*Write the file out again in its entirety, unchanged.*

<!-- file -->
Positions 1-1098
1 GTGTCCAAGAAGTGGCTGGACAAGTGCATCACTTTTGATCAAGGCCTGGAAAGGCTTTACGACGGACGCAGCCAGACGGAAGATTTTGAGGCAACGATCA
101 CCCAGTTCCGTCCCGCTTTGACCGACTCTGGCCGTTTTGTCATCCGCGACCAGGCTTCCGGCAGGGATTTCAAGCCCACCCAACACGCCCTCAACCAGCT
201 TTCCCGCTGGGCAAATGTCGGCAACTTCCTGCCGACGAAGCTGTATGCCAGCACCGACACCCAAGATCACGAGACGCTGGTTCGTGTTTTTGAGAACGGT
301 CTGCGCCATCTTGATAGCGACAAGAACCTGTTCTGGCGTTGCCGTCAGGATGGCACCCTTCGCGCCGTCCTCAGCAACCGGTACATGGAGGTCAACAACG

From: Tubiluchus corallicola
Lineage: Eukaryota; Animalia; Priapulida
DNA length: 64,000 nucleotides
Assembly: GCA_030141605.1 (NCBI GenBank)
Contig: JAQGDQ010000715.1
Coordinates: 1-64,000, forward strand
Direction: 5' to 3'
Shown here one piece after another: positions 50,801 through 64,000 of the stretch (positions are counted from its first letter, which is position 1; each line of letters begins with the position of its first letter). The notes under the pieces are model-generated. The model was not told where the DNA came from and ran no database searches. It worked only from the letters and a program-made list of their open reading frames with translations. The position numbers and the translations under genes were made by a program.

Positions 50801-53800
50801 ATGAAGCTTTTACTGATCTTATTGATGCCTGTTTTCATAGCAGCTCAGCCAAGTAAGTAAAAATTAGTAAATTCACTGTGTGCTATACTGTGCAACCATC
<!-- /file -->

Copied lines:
Positions 1-1098
1 GTGTCCAAGAAGTGGCTGGACAAGTGCATCACTTTTGATCAAGGCCTGGAAAGGCTTTACGACGGACGCAGCCAGACGGAAGATTTTGAGGCAACGATCA
101 CCCAGTTCCGTCCCGCTTTGACCGACTCTGGCCGTTTTGTCATCCGCGACCAGGCTTCCGGCAGGGATTTCAAGCCCACCCAACACGCCCTCAACCAGCT
201 TTCCCGCTGGGCAAATGTCGGCAACTTCCTGCCGACGAAGCTGTATGCCAGCACCGACACCCAAGATCACGAGACGCTGGTTCGTGTTTTTGAGAACGGT
301 CTGCGCCATCTTGATAGCGACAAGAACCTGTTCTGGCGTTGCCGTCAGGATGGCACCCTTCGCGCCGTCCTCAGCAACCGGTACATGGAGGTCAACAACG

From: Tubiluchus corallicola
Lineage: Eukaryota; Animalia; Priapulida
DNA length: 64,000 nucleotides
Assembly: GCA_030141605.1 (NCBI GenBank)
Contig: JAQGDQ010000715.1
Coordinates: 1-64,000, forward strand
Direction: 5' to 3'
Shown here one piece after another: positions 50,801 through 64,000 of the stretch (positions are counted from its first letter, which is position 1; each line of letters begins with the position of its first letter). The notes under the pieces are model-generated. The model was not told where the DNA came from and ran no database searches. It worked only from the letters and a program-made list of their open reading frames with translations. The position numbers and the translations under genes were made by a program.

Positions 50801-53800
50801 ATGAAGCTTTTACTGATCTTATTGATGCCTGTTTTCATAGCAGCTCAGCCAAGTAAGTAAAAATTAGTAAATTCACTGTGTGCTATACTGTGCAACCATC